The history of the “staple food”
What only a few know: Of all the Bavarian purity requirement of 1516, with which many white beer breweries advertise today, could well have meant the end of the traditional drink. When the law entered into force, which was enacted against the background of the Bavarian reunification, only “barley, hops and water alone” were permitted as beer ingredients throughout the country. In Munich, brewing wheat was banned in 1447. But how did come the change of mind?
The Bavarian Purity Law was an early attempt to better regulate and control beer production. An important reason for his decree was the protection of the population from adulterated beers. Instead of malt, inferior substitutes such as roots and bark were repeatedly added to the brewing kettle; In the past, herbs and other additives were often found in beer. They were intended to increase the intoxicating effect, but often caused severe poisoning.
However, the sensible idea of protecting the population from such dangers did not justify the decision to only allow barley as a brewing crop. After all, wheat was a higher-quality grain and could therefore have been used without hesitation under cleanliness aspects. Crucial was another reason: In view of the food shortage, it was to be prevented that wheat, which in contrast to barley was well suited for baking, would be wasted for brewing.
Those were noble promises. But William IV from the noble family of Wittelsbach, who had issued the Purity Law together with his brother, pursued also own interests with the law. The Bavarian beer, which has become very popular in Bavaria, was an attractive source of income that the Duke did not want to do without. And so he and his descendants supplied strategically selected people with special permits for wheat beer brewing, until finally at the beginning of the 17th century the Wittelsbach Duke Maximilian I had the right to brew wheat beer all by himself.
Wittelsbacher’s wheat beer monopoly earned them good and much-needed money. The demand for the now strictly regulated good rose so much that one wheat beer brewery after another was built. One of the reasons for this was that the Duke pushed beer imports from other regions to a halt and taxed wine heavily. The original promise to use the wheat only for baking bread, of course, was now obsolete. But even though many complained about rising bread prices and the ducal control of the wheat beer breweries: The spread of the wheat beer was unstoppable.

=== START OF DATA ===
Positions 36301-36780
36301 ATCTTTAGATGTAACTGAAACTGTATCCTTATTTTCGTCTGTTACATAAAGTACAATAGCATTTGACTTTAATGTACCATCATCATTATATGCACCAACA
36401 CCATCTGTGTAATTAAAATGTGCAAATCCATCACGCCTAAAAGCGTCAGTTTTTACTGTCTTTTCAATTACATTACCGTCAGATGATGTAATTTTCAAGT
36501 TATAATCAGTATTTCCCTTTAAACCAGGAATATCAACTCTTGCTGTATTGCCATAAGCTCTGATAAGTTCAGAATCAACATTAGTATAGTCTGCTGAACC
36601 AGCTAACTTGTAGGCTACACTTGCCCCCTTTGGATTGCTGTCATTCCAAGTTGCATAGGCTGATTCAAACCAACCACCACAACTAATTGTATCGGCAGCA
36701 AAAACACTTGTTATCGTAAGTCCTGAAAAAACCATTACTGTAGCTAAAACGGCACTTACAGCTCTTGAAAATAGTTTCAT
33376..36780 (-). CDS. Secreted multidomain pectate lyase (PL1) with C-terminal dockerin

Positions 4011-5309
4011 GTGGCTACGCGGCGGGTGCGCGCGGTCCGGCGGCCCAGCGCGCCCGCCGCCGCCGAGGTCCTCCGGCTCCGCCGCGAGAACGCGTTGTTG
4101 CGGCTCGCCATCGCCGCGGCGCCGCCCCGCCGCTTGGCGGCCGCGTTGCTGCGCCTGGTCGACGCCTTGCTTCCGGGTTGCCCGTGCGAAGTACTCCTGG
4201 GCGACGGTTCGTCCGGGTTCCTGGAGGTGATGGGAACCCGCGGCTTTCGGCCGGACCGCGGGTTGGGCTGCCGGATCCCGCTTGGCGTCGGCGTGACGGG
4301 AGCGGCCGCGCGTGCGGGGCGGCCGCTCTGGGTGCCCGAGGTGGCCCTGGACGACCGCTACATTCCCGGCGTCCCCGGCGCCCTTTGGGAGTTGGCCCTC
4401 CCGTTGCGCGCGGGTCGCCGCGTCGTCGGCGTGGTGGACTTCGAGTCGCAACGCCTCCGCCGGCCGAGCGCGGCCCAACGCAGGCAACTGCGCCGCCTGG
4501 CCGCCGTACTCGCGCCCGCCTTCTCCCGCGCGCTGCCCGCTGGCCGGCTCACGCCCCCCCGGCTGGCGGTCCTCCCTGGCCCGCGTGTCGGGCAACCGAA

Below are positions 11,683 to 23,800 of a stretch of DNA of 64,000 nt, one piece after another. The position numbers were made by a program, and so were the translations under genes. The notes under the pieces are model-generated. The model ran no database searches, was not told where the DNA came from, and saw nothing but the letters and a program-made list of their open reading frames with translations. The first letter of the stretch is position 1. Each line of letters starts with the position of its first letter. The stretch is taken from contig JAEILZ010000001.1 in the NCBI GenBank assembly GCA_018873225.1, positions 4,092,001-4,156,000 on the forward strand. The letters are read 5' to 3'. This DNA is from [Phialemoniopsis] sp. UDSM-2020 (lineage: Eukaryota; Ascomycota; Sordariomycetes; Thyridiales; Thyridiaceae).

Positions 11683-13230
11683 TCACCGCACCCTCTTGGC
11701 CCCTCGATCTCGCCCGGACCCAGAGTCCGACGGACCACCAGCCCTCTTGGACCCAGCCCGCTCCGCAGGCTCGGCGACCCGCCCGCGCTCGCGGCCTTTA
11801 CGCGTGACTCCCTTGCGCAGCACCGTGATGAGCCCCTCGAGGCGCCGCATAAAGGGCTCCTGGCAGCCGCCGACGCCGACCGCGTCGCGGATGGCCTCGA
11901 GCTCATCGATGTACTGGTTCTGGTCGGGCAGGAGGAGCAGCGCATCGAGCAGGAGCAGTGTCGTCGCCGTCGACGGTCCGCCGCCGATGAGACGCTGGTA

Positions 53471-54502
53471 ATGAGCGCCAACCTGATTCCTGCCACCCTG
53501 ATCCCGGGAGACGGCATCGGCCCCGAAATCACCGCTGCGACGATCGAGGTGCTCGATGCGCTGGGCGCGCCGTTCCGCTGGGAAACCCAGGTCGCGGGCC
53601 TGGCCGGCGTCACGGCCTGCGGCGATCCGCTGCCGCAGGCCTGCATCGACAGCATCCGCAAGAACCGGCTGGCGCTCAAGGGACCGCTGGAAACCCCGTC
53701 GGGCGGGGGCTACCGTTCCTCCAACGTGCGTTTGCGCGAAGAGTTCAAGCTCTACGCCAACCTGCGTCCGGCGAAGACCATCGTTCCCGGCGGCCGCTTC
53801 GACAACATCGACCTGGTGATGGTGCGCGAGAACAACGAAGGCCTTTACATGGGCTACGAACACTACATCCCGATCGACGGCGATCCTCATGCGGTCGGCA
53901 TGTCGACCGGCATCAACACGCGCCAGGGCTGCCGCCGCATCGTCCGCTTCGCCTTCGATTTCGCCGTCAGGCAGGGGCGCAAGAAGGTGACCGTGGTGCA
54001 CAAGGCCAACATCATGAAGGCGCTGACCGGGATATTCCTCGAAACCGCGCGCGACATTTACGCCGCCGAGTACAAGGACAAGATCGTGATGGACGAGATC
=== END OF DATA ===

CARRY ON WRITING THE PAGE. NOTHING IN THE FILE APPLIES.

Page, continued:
For about 200 years, wheat beer remained the most-consumed beer in Bavaria. It was only at the end of the 18th century that the increasingly popular brown beer got more and more competition. Since the production was no longer lucrative, eventually the wheat beer monopoly was lifted. Although everyone was allowed to brew wheat beer again, the boom was over. In the 19th century, the Bavarian beer produced Pilsener beer which conquered the world and became the most popular beer in Bavaria.
Even though most of the old wheat beer breweries no longer exist today, the crisis-prone white beer has not been completely suppressed. The brewing style is and remains inextricably linked with the Bavarian tradition and history. The wheat beer has long since made a name for itself internationally as a figurehead of German beer culture; in this country it came from the 1960s to a real rebirth. Today, yeast wheat is especially hip again. This may be due to the current trend towards conscious nutrition and foods that are as natural as possible; however, this is certainly due to the fact that the craft beer boom has aroused the curiosity about the variety of beers in many people and has also rekindled the passion for traditional varieties.
According to a survey conducted in 2014, Bavarian wheat beer was the most popular type of beer among 45 percent of respondents, nearly matching the popularity Pils enjoyed by 52 percent of Bavarian respondents. Incidentally, white beer is also quite popular in Baden-Württemberg, where 38 percent of respondents named it their favorite variety at that time; as well as in Hesse, Rhineland-Palatinate and Saarland, where a little less than a third of the participants enjoy white beer. Pils is also the most popular type of beer in all of these states: around 60 percent of respondents said that they like to drink it most of all.